Examples of common inappropriate storage conditions and management of fertilizers

Examples of inappropriate storage conditions and management of fertilizers very common among fertilizer retailers in developing countries: Storage with no ventilation, no use of pallets, manual handling that degrades granule integrity. Fertilizers that are sold from open bags, rebagged, and/or exposed to environmental conditions and to impurities can be contaminated.

The use of substandard or low-quality fertilizers has several potential damages to the agriculture sector: it affects the finances of individual farmers and the economy of entire countries and regions– especially in countries where the agriculture sector is the main component of the economy, like most of Africa, central and south Asia, and several countries in Latin America. Low fertilizer quality in these regions is a significant obstacle that not only undermines trust and discourages farmers from using fertilizer, but also curtails the efforts of governments and private organizations to pursue food security, poverty reduction, and national economic growth.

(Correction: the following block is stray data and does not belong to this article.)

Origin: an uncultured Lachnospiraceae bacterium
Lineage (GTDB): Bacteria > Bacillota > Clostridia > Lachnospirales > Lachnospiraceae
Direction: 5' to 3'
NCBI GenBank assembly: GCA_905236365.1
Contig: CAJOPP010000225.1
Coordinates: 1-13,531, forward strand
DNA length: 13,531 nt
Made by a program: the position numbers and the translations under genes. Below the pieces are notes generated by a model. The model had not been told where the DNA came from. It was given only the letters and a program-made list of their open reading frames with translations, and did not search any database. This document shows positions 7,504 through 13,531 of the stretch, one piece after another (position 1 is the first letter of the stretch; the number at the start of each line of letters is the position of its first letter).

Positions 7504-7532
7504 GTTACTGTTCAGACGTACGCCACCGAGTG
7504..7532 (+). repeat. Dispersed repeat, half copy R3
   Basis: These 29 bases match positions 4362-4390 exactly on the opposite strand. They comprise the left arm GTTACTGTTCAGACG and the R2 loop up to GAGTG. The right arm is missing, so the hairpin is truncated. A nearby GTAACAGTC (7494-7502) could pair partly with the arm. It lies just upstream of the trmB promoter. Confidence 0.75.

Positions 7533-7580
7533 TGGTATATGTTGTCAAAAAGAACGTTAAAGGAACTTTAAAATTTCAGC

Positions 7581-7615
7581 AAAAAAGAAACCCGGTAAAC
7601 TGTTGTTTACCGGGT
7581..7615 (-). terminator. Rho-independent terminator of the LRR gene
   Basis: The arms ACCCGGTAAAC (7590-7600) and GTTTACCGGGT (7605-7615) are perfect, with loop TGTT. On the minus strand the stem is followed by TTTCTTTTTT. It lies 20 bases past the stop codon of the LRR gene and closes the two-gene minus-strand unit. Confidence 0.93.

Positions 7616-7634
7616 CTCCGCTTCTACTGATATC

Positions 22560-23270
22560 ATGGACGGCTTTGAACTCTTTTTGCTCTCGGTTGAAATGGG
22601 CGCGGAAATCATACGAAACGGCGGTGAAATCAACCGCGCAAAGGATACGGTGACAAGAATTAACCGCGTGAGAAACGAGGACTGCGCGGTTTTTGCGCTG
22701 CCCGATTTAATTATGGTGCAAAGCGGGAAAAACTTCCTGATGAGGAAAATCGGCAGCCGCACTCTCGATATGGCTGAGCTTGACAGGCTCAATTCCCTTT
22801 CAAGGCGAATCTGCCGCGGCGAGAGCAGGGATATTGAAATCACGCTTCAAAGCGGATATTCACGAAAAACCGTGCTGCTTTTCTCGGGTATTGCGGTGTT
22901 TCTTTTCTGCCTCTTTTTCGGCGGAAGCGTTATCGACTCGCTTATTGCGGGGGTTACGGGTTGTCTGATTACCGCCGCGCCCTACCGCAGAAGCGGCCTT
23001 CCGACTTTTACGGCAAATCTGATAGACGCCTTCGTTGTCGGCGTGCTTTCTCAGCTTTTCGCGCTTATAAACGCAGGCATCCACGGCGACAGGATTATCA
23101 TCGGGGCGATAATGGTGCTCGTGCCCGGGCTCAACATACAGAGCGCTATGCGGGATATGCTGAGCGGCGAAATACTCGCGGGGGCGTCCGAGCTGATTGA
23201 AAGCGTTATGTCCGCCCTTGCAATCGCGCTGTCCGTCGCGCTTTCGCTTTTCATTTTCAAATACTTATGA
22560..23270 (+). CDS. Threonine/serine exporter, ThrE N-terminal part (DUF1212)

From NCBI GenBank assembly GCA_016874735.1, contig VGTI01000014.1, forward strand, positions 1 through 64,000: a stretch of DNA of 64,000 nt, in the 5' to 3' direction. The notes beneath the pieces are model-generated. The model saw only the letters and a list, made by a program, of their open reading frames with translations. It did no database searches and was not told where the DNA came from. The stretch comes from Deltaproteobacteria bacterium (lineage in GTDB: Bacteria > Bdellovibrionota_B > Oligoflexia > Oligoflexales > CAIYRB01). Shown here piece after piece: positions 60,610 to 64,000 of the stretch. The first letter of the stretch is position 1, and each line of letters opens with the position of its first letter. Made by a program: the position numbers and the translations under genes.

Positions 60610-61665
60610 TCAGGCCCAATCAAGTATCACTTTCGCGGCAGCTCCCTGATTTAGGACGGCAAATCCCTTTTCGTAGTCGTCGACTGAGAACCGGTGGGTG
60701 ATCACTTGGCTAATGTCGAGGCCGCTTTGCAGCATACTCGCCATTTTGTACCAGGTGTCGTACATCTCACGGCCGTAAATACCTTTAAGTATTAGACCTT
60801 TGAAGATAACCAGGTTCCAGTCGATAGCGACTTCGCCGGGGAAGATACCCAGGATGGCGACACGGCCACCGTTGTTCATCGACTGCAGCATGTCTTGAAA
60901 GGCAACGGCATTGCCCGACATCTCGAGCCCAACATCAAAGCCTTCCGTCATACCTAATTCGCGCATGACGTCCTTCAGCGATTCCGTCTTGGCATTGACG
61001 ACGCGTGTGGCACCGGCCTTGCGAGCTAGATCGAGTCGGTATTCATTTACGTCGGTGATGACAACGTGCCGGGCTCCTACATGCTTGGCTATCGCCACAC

It is crucial to have fertilizer regulatory systems that not only properly regulate the type and quality of fertilizer that is sold in markets but also ensure that all participants in the fertilizer supply chain can make informed decisions in the production or blending of the product, as well as in its purchase and sale. Establishment of regional fertilizer quality regulatory systems (within existing regional economic communities) and implementation of the quality rules along the fertilizer distribution chains are key solutions. Implementation of regulatory systems demands knowledge about fertilizer markets, chemical and physical properties of fertilizers, identification and quantification of quality problems, and identification and quantification of factors with potential to affect quality of the fertilizers.